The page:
Desettling expectations in science education

Megan Bang*, Beth Warren, Ann S. Rosebery, Douglas Medin

*Corresponding author for this work

Research output: Contribution to journalArticlepeer-review

304 Scopus citations


Calls for the improvement of science education in the USA continue unabated, with particular concern for the quality of learning opportunities for students from historically nondominant communities. Despite many and varied efforts, the field continues to struggle to create robust, meaningful forms of science education. We argue that 'settled expectations' in schooling function to (a) restrict the content and form of science valued and communicated through science education and (b) locate students, particularly those from nondominant communities, in untenable epistemological positions that work against engagement in meaningful science learning. In this article we examine two episodes with the intention of reimagining the relationship between science learning, classroom teaching, and emerging understandings of grounding concepts in scientific fields-a process we call desettling. Building from the examples, we draw out some key ways in which desettling and reimagining core relations between nature and culture can shift possibilities in learning and development, particularly for nondominant students.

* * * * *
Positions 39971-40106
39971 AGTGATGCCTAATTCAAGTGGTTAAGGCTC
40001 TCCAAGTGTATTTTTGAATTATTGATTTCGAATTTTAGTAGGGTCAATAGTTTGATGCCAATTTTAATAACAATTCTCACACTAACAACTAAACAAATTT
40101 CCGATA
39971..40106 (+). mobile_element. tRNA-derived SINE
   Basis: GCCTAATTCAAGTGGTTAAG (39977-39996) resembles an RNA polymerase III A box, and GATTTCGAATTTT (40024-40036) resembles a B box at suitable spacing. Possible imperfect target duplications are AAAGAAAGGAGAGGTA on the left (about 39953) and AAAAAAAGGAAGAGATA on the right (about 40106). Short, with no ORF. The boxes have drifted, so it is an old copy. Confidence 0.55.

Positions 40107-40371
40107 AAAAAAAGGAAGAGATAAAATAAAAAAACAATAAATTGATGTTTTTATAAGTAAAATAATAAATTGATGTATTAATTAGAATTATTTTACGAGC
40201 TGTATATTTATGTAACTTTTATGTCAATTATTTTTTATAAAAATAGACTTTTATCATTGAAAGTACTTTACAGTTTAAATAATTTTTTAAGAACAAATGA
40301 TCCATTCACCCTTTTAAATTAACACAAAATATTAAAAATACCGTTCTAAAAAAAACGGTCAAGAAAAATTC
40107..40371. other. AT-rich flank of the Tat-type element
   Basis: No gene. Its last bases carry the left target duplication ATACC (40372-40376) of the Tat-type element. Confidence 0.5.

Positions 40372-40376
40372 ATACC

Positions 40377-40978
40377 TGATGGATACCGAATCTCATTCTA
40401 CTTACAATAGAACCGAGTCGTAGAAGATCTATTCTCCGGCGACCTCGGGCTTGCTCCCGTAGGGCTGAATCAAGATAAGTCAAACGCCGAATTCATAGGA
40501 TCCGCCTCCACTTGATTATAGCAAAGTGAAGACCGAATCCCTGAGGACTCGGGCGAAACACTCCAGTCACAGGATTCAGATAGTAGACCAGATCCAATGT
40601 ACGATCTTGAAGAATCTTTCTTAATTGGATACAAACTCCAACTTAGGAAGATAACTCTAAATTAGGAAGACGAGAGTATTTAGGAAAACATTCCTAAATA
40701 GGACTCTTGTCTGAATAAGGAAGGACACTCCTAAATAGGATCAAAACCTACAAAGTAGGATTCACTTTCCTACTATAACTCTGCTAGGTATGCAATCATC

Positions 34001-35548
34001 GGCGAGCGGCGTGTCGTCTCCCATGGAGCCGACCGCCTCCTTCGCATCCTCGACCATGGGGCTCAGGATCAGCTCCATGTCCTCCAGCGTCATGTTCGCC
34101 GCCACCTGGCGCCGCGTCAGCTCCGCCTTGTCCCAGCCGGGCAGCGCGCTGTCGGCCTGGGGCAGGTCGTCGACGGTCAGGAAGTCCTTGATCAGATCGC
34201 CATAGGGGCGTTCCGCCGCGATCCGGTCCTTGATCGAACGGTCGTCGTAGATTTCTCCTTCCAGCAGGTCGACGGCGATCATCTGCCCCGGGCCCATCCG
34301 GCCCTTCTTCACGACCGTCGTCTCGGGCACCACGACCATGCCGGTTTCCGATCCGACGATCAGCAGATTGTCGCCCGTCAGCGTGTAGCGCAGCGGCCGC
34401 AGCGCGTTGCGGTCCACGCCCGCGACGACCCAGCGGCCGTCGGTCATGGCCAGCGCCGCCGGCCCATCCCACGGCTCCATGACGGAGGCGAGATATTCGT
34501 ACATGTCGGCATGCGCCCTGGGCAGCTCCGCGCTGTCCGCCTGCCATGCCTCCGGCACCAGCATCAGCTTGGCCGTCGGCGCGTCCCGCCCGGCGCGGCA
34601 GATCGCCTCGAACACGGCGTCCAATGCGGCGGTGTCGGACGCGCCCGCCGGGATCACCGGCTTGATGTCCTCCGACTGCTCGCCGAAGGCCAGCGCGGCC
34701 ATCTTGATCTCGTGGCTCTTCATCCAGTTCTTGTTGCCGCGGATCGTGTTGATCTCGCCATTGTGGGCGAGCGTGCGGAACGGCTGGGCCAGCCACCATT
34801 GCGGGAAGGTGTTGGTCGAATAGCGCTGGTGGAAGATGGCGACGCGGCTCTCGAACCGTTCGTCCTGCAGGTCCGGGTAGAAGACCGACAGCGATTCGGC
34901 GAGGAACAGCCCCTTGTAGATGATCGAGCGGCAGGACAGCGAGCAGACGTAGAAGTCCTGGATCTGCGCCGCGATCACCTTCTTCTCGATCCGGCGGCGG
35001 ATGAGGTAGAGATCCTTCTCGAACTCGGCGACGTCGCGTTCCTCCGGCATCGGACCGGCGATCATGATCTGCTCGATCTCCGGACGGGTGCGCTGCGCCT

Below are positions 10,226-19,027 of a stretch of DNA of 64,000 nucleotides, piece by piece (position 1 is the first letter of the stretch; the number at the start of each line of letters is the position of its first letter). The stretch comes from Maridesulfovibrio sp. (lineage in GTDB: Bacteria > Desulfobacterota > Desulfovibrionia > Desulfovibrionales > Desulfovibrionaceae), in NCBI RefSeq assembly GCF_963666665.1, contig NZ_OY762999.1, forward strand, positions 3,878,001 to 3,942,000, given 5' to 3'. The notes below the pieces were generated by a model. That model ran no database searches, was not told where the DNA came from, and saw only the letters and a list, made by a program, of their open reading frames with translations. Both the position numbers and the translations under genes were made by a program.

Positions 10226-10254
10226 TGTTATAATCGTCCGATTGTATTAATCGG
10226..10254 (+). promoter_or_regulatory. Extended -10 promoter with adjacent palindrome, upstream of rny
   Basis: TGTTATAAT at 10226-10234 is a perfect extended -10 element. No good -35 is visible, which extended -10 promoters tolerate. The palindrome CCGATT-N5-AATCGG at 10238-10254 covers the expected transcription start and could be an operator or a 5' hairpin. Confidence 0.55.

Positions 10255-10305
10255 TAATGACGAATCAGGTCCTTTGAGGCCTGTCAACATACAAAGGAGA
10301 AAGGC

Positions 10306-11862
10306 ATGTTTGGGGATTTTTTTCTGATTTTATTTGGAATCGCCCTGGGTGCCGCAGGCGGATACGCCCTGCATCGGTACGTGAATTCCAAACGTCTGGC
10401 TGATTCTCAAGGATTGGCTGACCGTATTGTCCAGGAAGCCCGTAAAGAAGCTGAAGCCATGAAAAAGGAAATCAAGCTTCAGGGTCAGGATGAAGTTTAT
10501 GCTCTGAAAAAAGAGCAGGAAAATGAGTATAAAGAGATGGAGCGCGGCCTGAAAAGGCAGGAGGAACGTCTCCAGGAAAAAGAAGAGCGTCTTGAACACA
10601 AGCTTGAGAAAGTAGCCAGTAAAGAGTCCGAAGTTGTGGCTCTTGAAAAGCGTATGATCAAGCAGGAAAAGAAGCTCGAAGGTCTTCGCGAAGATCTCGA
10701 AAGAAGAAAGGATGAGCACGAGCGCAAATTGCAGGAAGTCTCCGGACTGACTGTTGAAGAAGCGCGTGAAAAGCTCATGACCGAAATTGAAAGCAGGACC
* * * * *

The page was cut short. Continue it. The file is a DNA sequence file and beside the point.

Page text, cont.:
Original languageEnglish (US)
Pages (from-to)302-318
Number of pages17
JournalHuman Development
Issue number5-6
StatePublished - Jan 2013


  • Culture
  • Expansive learning
  • Indigenous education
  • Minorities
  • Science education

ASJC Scopus subject areas

  • Developmental and Educational Psychology


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